Analysis pairs up with immunotherapy

Shimadzu and Providence Cancer Institute team up to advance cancer immunotherapy research

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COLUMBIA, Md. & PORTLAND, Ore.—Shimadzu Corp. and the Earle A. Chiles Research Institute, a division of Providence Cancer Institute, have entered into a joint research agreement to apply mass spectrometry technology to develop tools for personalized cancer immunotherapeutics.
“In collaboration with Shimadzu, we want to build better diagnostics based on each patient’s unique tumor microenvironment,” stated Dr. Brian Piening, technical director of Clinical Genomics and assistant member of the Immune Omics Laboratory at Providence. “This will help inform clinical care with current immunotherapies and pave the way for the next generation of personalized immunotherapeutics.”
“After several discussions, [Shimadzu and Providence] decided to collaborate for the development of a novel strategy for cancer immunotherapy focusing on microenvironment,” says Dr. Takashi Shimada, R&D manager, Shimadzu Bioscience Research Partnership, Shimadzu Scientific Instruments (SSI). “With the cooperation and support of Dr. Bernard Fox and Dr. Yoshinobu Koguchi, I drafted the entire study concept of the research strategies and the plan of a new Shimadzu bioscience lab/equipment in Bothell, Wash.”
Shimadzu and Providence plan to develop technologies to reliably identify cancer antigens recognized by an individual’s immune system, and to analyze the pharmacokinetics of immunotherapy drugs. The companies share a goal of bringing these novel diagnostics to early clinical application.
“For the new strategy of cancer immunotherapy, we focus on two approaches. One approach is to elucidate pharmacokinetic behavior of therapeutic antibodies (mainly immune checkpoint inhibitors) in circulation and tumor tissues. Precise antibody monitoring of the distribution at the tumor site will be able to apply for the novel development of individualized dosing method. The other approach is to determine the cancer antigen peptides on human leukocyte antigen (HLA),” Shimada adds. “The technology to identify new antigen peptides that respond to immune cells with high efficiency will be applicable to prediction of therapeutic efficacy, cell therapy and vaccine development.”
“The most attractive feature of mass spec is the simultaneous and multiplex analysis of biological molecules with high selectivity/sensitivity from clinical samples,” he explains. “With appropriate approaches and sample processing methods, this is far superior to other analytical technologies. The appropriate level of antibody dosage in each cancer treatment is still unclear. Our aim is to provide these criteria for precise therapy and cost. Combining with current information of cancer biomarkers and oncogenes, this criterion is determined from antibody pharmacokinetics, HLA peptides and immune cell distribution, and is an important signature in individualized medicine. And we want to promote our business of mass spec and related reagents/consumables in cancer immunotherapy area of U.S. and global market from 2020.”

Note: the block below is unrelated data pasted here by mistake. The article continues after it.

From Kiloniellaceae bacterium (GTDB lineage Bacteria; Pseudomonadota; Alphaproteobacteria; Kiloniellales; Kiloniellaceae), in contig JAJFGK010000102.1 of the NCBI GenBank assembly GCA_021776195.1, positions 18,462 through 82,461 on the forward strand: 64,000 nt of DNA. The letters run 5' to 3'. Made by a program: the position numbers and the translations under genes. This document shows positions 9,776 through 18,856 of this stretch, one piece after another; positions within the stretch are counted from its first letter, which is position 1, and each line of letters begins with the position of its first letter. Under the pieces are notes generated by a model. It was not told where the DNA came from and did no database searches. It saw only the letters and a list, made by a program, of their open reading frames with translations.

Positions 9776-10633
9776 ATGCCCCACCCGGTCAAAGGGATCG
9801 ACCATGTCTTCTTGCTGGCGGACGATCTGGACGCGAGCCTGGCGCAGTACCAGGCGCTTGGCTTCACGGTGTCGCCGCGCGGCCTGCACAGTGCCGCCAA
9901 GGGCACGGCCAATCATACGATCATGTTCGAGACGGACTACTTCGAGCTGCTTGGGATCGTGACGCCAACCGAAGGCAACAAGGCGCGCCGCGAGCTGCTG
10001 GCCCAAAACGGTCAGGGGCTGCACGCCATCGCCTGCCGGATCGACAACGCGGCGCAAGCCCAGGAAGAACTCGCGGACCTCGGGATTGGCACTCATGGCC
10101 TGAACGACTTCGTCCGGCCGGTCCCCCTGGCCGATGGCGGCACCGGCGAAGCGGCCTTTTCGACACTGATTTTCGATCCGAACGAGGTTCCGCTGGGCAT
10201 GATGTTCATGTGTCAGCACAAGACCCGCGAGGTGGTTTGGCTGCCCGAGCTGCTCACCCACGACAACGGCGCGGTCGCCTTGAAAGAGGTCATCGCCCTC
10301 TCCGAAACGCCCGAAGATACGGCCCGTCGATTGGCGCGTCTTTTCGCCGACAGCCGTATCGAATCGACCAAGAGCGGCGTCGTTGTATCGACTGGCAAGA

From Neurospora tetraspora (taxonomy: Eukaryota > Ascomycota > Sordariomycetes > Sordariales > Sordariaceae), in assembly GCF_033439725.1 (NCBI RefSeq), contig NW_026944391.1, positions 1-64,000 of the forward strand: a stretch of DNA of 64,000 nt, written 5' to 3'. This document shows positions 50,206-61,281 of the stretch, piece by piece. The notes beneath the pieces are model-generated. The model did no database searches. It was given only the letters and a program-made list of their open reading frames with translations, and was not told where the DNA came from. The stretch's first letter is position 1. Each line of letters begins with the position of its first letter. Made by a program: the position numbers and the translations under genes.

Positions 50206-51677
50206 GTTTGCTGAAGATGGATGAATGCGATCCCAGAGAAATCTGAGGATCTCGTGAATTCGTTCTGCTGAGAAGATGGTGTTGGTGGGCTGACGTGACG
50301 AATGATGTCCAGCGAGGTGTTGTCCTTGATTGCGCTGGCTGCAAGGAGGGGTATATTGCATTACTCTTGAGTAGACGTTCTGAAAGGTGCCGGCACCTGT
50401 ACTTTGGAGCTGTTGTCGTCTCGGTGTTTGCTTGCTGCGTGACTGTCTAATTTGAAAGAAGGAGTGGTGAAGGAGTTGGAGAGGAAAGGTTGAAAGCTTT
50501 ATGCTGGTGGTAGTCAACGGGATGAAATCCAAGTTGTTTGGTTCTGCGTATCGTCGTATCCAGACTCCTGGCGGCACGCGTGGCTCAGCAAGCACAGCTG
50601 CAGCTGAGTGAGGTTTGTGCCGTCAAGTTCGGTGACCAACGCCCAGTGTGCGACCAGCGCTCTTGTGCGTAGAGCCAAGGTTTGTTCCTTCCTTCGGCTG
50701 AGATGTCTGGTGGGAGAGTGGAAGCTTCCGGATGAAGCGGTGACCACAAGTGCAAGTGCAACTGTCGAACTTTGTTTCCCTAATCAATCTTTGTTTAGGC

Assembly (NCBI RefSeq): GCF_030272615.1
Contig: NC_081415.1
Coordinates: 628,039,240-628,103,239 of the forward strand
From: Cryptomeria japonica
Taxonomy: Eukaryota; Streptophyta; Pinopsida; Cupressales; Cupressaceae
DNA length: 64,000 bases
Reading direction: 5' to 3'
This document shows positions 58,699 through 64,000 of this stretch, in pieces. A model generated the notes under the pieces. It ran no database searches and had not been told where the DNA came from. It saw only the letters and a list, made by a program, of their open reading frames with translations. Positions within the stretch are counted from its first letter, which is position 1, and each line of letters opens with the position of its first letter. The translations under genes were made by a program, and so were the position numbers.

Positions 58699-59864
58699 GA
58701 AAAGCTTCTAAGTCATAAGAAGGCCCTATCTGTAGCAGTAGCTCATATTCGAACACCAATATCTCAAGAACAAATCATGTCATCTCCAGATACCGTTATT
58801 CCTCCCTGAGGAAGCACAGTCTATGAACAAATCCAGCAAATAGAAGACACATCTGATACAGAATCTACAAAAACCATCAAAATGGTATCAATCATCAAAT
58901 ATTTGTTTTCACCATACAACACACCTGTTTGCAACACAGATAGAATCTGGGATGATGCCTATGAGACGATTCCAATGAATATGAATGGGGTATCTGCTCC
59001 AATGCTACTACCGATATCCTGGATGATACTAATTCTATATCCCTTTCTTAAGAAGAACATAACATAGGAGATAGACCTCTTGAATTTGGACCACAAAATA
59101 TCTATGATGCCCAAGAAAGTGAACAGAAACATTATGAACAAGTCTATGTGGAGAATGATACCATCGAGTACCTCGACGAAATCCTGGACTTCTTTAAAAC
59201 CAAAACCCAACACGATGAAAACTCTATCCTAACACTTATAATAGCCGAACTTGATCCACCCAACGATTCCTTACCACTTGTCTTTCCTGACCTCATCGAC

“We have an original method for monoclonal antibody analysis, nSMOL (nano‐surface and molecular orientation limited proteolysis) technology, published by Dr. Iwamoto of Shimadzu. This is a novel Fab‐selective proteolysis that is independent of a variety of monoclonal antibodies, and makes it easy to determine the antibody level in many biological samples. Based on the nSMOL technology, we will develop a new method for antibody monitoring in cancer tissue from biopsy, resection and formalin-fixed paraffin-embedded (FFPE) tissues,” Shimada continues. “And for cancer antigens, we will develop an identification method of HLA peptides using a peptidomics and bioinformatics platform. Since the determination of HLA peptides essentially requires a data science approach, we will integrate the information provided by Providence genetic analysis from clinical patients with mass spec data.”
SSI plans to direct the collaboration through the company’s Innovation Center in Columbia, Md., and a new bioscience laboratory in Canyon Park in Bothell.
“It is a great honor that Shimadzu mass spectrometry can contribute to cancer immunotherapy pioneered by Dr. James Allison and Dr. Tasuku Honjo. At the minimum, the possibility that our mass spec technology could be applied to diagnostic techniques in cancer immunotherapy is a major motivation for us,” Shimada remarks. “We will continue to apply new developments and make many medical contributions with our best effort.”
SSI has also recently introduced to the market a new UV-i group of UV-Vis spectrophotometers, which are designed to provide improved quality control productivity, data analysis and management, and operating efficiency. The new series consists of six models: UV-1900i, UV-2600i, UV-2700i, UV-3600i Plus, SolidSpec-3700i and SolidSpec-3700i DUV.
The six spectrophotometers in the series include an automatic pass/fail determination for improved efficiency. The systems are equipped with a spectral evaluation function in the software that automatically determines whether data satisfies specified criteria. This function reportedly helps to improve the efficiency of quality control operations by eliminating the manual data analysis steps needed after spectra are acquired.
The UV-i spectrophotometers also include automatic measurement for improved operating efficiency. By connecting an autosampler unit, the systems can analyze up to 360 samples automatically. When used in combination with the spectral evaluation function, the entire process—including pass/fail determination—can be fully automated. Shimadzu also says that the new spectrophotometers will improve data analysis and data management.

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